There’s no question aging in place in the comfort of home is the best of all of the housing options for seniors—as long as it works. It’s easy to stand by that plan when things are going smoothly, a person doesn’t have serious health issues or you ‘promised’ your loved one you would never put them in a nursing home. But then life happens. Mom falls and breaks a hip and needs continuous care. Dad was diagnosed with dementia and isn’t safe at home. Or your long distance relative is a wandering risk and there’s no family nearby to keep an eye on him. So despite your genuine commitment to keep that promise, you have to make the tough choice that your loved just can’t live at home any longer. The emotions in doing so can range from fear, guilt, regret, anger and frustration. When the time comes to move your loved one into a safer environment, it shouldn’t be viewed as a negative decision, because it’s really about doing what’s best.
The best approach would be to put them in the least restrictive setting possible. First, exhuast all other options in a person’s home first (like home healthcare). Then when it’s truly no longer an option to keep them home, remember there are options in between moving from house to nursing home. It doesn’t have to be one or the other. So here’s what your options are when home sweet home isn’t so sweet anymore :
Assisted living facilities still offer a level of independence, just not the same as if a person was truly in their own home or apartment. An assisted living facility provides different levels of care depending on what your loved one needs. The levels of care can be increased as the person’s needs change. Keep in mind, so does the cost. Each added service may cost more, depending on the assisted living facilities pricing structure. So it’s important to understand what services are included (or excluded) in the monthly rate. Assisted living facilities are primarily private pay, so when your loved one runs out of money they’ll have to look at other housing options.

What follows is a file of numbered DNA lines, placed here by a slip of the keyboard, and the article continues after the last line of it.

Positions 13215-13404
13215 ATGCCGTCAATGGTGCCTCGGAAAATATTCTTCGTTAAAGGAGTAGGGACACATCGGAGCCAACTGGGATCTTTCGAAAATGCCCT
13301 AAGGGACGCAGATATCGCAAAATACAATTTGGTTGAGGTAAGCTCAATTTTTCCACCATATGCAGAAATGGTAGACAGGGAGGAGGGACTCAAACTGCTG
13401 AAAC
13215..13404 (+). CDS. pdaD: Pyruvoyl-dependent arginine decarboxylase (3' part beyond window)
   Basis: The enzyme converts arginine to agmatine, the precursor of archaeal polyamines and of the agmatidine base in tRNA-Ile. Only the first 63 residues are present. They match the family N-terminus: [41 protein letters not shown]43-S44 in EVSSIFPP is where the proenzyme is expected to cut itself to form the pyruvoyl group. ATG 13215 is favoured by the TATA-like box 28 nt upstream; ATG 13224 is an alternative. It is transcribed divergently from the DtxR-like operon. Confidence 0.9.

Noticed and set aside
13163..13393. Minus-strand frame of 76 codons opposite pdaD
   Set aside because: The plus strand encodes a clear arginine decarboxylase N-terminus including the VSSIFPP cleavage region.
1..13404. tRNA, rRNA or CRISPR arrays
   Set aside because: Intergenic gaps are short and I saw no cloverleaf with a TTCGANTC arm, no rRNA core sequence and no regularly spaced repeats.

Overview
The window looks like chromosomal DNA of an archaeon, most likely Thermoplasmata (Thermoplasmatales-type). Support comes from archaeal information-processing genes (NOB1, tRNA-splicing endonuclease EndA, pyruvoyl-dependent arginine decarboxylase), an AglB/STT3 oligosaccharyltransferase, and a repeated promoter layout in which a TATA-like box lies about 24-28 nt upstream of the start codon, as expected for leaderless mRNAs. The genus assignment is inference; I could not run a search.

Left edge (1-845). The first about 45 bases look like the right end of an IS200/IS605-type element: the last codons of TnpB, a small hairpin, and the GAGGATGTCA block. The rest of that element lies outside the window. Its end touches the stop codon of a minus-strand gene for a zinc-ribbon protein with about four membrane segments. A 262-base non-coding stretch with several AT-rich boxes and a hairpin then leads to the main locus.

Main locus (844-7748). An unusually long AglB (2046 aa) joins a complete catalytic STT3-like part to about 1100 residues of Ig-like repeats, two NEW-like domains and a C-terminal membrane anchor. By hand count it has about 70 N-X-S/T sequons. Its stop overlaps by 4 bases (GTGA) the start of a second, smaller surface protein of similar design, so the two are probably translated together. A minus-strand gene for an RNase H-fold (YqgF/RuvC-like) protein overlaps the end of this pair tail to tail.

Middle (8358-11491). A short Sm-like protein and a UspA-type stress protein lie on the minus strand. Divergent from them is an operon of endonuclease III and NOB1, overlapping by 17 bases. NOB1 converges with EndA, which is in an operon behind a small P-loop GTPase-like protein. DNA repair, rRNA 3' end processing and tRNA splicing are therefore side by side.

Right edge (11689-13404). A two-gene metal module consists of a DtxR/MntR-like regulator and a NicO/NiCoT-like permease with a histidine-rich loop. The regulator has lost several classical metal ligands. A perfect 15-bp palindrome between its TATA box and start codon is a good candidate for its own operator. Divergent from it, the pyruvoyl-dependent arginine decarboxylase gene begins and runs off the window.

Nursing homes provide the highest levels of care. They will manage a person’s care continuously. Nursing homes are expensive, but once a person runs out of money Medicaid pays for the person’s care so they’ll never be forced to move somewhere else. Nursing homes also provide memory care for people with dementia.
Continuing Care Retirement Communities (CCRC)
CCRCs provide continuous care within the same housing community. A person essentially gets to remain under the same ‘parent company’ providing services. So as people’s needs change they’ll maintain the consistency of being under the same housing umbrella, but will move into different settings to meet their needs. CCRCs provide independent living options, assisted living, nursing care and memory care. This provides consistency of care that you don’t have to ‘start over’ with new housing.
The options in each different category vary quite a bit from facility to facility. Figuring out what to do requires lots of homework to find the best option available. Gerontology Network can help families work through the process or refer you to housing specialists, and there’s no cost for these services. The decision is never easy whether it’s from an emotional logistical or financial standpoint but with anything there are people to help.